Boğaziçi University Department of Economics Seminar

11/10/2019 15:00

"Estimating a dynamic model with unequal opportunities"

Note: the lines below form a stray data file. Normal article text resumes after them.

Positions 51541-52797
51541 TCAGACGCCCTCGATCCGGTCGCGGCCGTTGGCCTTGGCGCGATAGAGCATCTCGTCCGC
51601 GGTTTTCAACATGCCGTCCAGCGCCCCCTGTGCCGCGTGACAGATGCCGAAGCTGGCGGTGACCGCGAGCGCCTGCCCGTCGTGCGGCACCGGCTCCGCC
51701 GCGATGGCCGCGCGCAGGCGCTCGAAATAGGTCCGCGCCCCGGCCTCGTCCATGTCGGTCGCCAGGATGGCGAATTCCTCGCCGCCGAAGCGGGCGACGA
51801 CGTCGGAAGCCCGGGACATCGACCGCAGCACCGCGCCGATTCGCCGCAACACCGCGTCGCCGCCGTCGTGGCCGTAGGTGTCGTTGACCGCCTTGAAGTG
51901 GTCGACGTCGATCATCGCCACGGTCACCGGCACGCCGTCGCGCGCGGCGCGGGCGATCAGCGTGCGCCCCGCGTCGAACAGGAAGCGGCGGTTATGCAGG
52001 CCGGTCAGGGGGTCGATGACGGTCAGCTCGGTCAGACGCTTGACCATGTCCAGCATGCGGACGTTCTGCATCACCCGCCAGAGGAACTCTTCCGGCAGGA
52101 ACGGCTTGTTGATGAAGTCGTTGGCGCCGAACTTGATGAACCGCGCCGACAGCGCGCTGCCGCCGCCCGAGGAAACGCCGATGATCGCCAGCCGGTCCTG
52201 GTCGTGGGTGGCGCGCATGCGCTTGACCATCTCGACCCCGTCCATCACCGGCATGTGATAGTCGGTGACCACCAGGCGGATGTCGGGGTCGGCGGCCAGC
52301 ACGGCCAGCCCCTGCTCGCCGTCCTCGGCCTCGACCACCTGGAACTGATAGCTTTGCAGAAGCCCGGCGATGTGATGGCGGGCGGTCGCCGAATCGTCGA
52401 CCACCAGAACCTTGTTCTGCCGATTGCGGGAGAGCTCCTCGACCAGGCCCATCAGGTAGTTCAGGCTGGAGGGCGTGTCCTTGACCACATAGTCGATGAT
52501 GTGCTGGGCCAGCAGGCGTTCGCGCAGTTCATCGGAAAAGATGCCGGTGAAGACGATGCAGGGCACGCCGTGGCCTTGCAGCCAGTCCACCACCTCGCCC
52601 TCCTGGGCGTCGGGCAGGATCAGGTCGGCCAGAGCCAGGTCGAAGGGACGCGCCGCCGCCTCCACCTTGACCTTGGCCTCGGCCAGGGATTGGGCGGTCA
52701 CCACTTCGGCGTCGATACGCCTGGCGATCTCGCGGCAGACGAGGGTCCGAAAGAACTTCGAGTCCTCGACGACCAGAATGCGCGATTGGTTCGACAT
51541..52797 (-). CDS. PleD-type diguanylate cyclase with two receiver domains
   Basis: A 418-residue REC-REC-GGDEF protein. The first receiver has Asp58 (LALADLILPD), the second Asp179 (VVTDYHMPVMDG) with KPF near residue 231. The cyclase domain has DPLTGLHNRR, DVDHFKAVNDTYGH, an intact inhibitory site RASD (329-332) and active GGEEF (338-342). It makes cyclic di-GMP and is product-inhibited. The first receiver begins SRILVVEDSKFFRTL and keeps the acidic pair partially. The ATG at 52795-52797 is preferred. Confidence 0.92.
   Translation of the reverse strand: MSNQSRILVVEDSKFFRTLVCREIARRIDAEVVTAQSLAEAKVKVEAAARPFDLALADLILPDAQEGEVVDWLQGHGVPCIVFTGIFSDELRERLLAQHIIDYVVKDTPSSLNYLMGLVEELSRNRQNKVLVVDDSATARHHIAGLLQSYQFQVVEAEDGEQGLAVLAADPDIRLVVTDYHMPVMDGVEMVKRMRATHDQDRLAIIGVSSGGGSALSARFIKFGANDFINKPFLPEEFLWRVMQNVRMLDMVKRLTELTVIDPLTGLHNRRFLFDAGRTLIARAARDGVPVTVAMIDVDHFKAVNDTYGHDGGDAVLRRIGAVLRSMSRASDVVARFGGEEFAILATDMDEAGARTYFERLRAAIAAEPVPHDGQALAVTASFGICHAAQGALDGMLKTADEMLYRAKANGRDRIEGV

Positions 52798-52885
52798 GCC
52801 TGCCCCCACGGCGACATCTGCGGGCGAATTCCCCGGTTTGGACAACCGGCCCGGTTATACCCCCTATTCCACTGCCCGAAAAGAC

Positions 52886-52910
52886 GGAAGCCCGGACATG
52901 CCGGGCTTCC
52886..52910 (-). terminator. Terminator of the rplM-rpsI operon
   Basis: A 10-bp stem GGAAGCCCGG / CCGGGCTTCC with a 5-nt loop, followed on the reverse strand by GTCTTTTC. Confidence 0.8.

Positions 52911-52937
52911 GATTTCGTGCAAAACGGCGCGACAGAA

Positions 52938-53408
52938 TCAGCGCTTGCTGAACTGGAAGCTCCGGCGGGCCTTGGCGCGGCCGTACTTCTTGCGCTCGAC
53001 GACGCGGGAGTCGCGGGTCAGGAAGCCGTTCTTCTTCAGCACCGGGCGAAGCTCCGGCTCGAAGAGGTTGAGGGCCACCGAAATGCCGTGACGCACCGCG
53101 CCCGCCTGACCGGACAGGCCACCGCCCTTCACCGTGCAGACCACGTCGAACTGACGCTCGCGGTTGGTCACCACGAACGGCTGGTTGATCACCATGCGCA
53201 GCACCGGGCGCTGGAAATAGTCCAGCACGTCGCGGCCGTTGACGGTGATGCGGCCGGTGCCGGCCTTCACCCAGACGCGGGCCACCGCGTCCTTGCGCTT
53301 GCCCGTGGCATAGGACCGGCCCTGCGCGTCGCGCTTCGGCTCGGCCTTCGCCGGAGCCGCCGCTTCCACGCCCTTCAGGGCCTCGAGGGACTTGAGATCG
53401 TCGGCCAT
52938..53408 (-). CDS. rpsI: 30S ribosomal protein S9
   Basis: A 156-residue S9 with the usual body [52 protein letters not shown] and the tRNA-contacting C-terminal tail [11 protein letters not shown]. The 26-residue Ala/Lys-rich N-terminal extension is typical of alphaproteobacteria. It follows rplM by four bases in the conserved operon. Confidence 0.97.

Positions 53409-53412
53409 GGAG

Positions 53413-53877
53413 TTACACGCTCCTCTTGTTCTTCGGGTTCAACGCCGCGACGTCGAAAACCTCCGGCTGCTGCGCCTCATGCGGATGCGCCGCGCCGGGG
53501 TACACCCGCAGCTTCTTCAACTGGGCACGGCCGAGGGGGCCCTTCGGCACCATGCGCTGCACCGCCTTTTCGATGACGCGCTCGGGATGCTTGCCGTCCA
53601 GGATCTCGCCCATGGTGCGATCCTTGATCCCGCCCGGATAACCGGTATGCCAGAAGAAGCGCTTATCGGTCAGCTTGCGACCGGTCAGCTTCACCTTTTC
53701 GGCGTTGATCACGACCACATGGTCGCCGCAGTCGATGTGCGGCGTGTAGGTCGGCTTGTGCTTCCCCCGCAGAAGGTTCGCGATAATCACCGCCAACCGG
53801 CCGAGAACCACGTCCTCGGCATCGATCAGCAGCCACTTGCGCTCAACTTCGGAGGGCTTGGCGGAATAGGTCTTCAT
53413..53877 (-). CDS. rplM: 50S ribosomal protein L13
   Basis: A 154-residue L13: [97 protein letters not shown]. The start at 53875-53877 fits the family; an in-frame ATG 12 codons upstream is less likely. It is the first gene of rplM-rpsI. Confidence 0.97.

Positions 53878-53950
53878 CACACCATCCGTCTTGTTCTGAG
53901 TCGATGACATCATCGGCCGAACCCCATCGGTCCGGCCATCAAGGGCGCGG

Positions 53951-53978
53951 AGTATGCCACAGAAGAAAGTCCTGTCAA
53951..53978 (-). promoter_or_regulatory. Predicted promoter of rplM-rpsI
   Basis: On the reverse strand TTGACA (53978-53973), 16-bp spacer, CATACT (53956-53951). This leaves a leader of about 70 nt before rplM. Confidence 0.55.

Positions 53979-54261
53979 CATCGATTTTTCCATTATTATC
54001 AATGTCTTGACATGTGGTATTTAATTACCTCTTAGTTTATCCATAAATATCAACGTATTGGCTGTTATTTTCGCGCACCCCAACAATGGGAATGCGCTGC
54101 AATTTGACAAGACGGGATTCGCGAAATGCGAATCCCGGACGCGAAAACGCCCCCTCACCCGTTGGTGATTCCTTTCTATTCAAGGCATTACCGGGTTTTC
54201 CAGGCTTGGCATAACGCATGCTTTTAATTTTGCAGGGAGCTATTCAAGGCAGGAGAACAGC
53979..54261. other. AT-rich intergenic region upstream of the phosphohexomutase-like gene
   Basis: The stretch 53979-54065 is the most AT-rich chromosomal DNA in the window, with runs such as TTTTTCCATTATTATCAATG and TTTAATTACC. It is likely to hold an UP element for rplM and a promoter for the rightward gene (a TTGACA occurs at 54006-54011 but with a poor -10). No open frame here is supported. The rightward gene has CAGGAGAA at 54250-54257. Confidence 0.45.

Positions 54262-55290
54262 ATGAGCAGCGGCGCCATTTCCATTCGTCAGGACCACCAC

Abstract: This study analyzes an OLG model where the ability and the initial wealth of children are determined by their parents’ income. The model involves schooling choice, labor supply, on-the-job training, and R&D. We estimate the model with longitudinal US data from 1997 to 2015. The results surprisingly suggest that middle income children have higher initial abilities on average but rich children go to better colleges. Superior colleges - despite inferior abilities - are accessible for the rich because more resource is spent on the rich kids’ college education. So, in the sense of allocative efficiency, there is an over-investment in rich children’s education and under-investment in middle income children’s education. Our numerical analysis shows that the standard progressive income tax/transfer schemes, again surprisingly, have detrimental effects. But redistributive policies that compensate for poor parental background increase (a) college enrollment, (b) innovation in production technology, and (c) the middle class.